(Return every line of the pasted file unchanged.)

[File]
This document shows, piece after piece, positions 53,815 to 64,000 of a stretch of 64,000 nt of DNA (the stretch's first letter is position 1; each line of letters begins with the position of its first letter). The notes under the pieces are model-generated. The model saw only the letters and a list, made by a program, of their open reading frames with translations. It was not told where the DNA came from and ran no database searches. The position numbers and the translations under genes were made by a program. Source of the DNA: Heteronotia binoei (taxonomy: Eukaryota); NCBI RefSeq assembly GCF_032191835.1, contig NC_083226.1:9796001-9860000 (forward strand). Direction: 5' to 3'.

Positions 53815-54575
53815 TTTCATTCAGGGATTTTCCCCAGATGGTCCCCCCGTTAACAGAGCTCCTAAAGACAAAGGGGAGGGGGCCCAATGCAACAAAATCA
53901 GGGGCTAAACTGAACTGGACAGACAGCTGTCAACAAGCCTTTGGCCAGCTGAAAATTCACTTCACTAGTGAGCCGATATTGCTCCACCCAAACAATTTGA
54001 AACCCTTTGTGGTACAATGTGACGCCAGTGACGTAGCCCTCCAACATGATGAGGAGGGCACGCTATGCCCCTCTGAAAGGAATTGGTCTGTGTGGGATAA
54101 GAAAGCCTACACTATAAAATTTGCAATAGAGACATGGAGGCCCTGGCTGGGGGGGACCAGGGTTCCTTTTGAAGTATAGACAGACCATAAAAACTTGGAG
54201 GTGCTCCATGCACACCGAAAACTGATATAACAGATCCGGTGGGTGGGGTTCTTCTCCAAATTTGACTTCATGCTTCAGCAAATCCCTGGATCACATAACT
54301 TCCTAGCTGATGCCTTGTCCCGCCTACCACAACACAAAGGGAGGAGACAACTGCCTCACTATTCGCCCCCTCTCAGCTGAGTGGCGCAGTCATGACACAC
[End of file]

This document shows, piece after piece, positions 53,815 to 64,000 of a stretch of 64,000 nt of DNA (the stretch's first letter is position 1; each line of letters begins with the position of its first letter). The notes under the pieces are model-generated. The model saw only the letters and a list, made by a program, of their open reading frames with translations. It was not told where the DNA came from and ran no database searches. The position numbers and the translations under genes were made by a program. Source of the DNA: Heteronotia binoei (taxonomy: Eukaryota); NCBI RefSeq assembly GCF_032191835.1, contig NC_083226.1:9796001-9860000 (forward strand). Direction: 5' to 3'.

Positions 53815-54575
53815 TTTCATTCAGGGATTTTCCCCAGATGGTCCCCCCGTTAACAGAGCTCCTAAAGACAAAGGGGAGGGGGCCCAATGCAACAAAATCA
53901 GGGGCTAAACTGAACTGGACAGACAGCTGTCAACAAGCCTTTGGCCAGCTGAAAATTCACTTCACTAGTGAGCCGATATTGCTCCACCCAAACAATTTGA
54001 AACCCTTTGTGGTACAATGTGACGCCAGTGACGTAGCCCTCCAACATGATGAGGAGGGCACGCTATGCCCCTCTGAAAGGAATTGGTCTGTGTGGGATAA
54101 GAAAGCCTACACTATAAAATTTGCAATAGAGACATGGAGGCCCTGGCTGGGGGGGACCAGGGTTCCTTTTGAAGTATAGACAGACCATAAAAACTTGGAG
54201 GTGCTCCATGCACACCGAAAACTGATATAACAGATCCGGTGGGTGGGGTTCTTCTCCAAATTTGACTTCATGCTTCAGCAAATCCCTGGATCACATAACT
54301 TCCTAGCTGATGCCTTGTCCCGCCTACCACAACACAAAGGGAGGAGACAACTGCCTCACTATTCGCCCCCTCTCAGCTGAGTGGCGCAGTCATGACACAC